Escaping the “Gray Zone” of Mental Illness
SPH doctoral student uses his own bipolar disorder to create policy
Jonathan Delman (SPH’90,’10) has spent his share of dark days in the "gray zone" of medical decision-making, so dubbed by a Canadianresearcher, where the best choice of any number of psychiatric drugsprescribed to treat his mental illness can differ, depending on howpatients themselvesweigh benefits and risks.
When Delman was hospitalized during the 1990s, clinicians onseveral occasions made medication decisions without seeking his input —sometimes prescribing drugs for his bipolar disorder that made himphysicallyill. Because a smorgasbord of medications are available for somediagnoses,medical decisions can fall into this "grayzone."
Now, as a doctoralcandidate in health policy and management at the School of Public Health, Delman is exploring medicationdecision-making with a researcher’s eye, hoping to find ways to prompt otherclients with serious mental illnesses to become more actively involved in theirown treatment.
He recently presented his thesis research to a packed conference room of fellow studentsand faculty at SPH —a long way from the difficult days that once had him bolting from McLeanHospital in Belmont,Mass., where the staff wanted to hold him against his will.
"Consumer involvement in treatment decision-making is acomplex process," he says. "Many consumers have had little experience and opportunity toimpact those decisions."
"The mental-health system has historically had apaternalistic approach, having been set up primarily by professionals, withoutsignificant consumer input," he says. "But I am hopeful, since policymakers andprofessionals are now working with consumers such as myself, to develop asystem that is ‘consumer-driven,’ where there is significant client involvementin clinical decision-making."
Delman, 49, who helped found and now runs a Massachusettsagency that evaluates behavioral-health programs, recently received nationalrecognition for his mental-health advocacy work: he is one of 10 Americans who received a $125,000 leadership award from the Robert Wood JohnsonFoundation. He plans to use the money to expand the work of his agency,Consumer Quality Initiatives (CQI), which is staffed mainly by people with mentalillness.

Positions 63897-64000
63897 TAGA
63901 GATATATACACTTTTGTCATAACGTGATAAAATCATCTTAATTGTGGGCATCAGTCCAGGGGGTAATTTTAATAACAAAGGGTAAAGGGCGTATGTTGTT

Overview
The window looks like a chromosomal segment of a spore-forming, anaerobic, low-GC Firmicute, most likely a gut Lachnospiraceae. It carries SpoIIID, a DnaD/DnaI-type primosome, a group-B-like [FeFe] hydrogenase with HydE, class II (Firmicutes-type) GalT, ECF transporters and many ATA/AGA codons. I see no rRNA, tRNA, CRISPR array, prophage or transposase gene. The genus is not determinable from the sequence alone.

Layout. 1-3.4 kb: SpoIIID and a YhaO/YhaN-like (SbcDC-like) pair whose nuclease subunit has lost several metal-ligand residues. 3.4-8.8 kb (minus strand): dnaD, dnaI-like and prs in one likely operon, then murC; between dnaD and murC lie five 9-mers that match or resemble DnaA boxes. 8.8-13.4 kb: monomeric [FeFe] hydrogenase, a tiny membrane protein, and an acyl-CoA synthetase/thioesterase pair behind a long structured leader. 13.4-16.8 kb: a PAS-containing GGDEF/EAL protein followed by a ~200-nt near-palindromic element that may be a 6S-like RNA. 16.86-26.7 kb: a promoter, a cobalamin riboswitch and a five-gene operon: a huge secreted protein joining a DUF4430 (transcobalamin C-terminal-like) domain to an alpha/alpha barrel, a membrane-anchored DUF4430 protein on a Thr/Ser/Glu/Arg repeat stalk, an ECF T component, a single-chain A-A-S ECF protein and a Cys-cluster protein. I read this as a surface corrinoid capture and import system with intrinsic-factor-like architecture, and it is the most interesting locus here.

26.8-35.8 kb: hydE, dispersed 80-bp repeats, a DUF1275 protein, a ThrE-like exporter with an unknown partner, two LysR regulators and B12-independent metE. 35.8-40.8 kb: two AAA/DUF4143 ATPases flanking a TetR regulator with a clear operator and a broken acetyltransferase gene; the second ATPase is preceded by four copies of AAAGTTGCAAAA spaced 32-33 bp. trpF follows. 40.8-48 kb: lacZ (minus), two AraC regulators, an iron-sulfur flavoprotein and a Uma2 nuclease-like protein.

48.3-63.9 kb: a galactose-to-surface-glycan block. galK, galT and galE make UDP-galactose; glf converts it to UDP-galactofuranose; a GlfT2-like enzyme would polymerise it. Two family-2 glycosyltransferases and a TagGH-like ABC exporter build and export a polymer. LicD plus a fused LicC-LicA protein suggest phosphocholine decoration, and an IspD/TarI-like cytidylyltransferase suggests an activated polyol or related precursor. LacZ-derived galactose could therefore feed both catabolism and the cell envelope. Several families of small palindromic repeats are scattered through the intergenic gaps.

Delman’s transition from mental hospital inpatient to agencydirector, doctoral student, and award recipient unfolded over the past decade,as he left behind memories of six psychiatric hospitalizations and found hisfooting in the field of advocacy and research. Armed with a law degree from theUniversity of Pennsylvaniain 1984 and a master’s in public health from BU in 1990, he"came out" as a person with mental illness in the mid-1990s and set out toempower and educate others.
In 1999, he founded CQI,which conducts research and evaluation of existing behavioral-health servicesand surveys consumers about their needs. The Massachusetts Department of MentalHealth and Medicaid behavioral-health programs have contracted with CQI toconduct interviews and focus groups on consumers’ experiences withmental-health services in the state system.
Delman says that CQI has had to fight to gain legitimacy — inthe same way that he has.
"We were really under a microscope at first," he says. "Iwas, too, because I felt I had a lot to prove, as a person with a mentalillness, starting a consumer-driven organization. But I was excited to have theopportunity because I’m a driven person by nature. I said to my colleagues atthe time, ‘Failure is not an option’ — which, along with a lot ofencouragement, motivated them, as well."
Delman, who enrolled as a doctoral student at SPH three-and-a-halfyears ago, intends to focus his doctoral research on examining whatkinds of interventions work best to increase the involvement of clientswithserious mental illnesses in medication decisions. He said he hopes toexplore different types of "decision supports," such as coaching thatencouragesclients to ask questions of clinicians, or touch-screen kiosks thatprovideclients with information about medication options.
Medication decisions "can affect your life in a very bigway," he says. "From an outcome perspective, you want people to make thatdecision with their clinician, so that they will give the medication a realtry. Lack of adherence is a real issue."
Jim Burgess, an SPH associate professor of health policy andmanagement and Delman’s advisor, says Delman’s personal experience addsacompelling dimension to his research work.
"He spent a lot of time fighting for control of his ownlife," says Burgess. "When someone with his background does work in an arealike this, it deepens the research."
Delman, like many other students, is nowscrambling to balance his school work with his full-time job and his family. Heexpects to complete his Ph.D. in 2010. He also hopes to get more involved inmental-health advocacy nationally.
"It’s an interesting time for me," he says. "I’ve never reallypushed beyond my home base, in terms of visibility. There’s a lot on my plate,but I’m optimistic about where things are going."
This article was originally published in the BUSHP Insider.8 Comments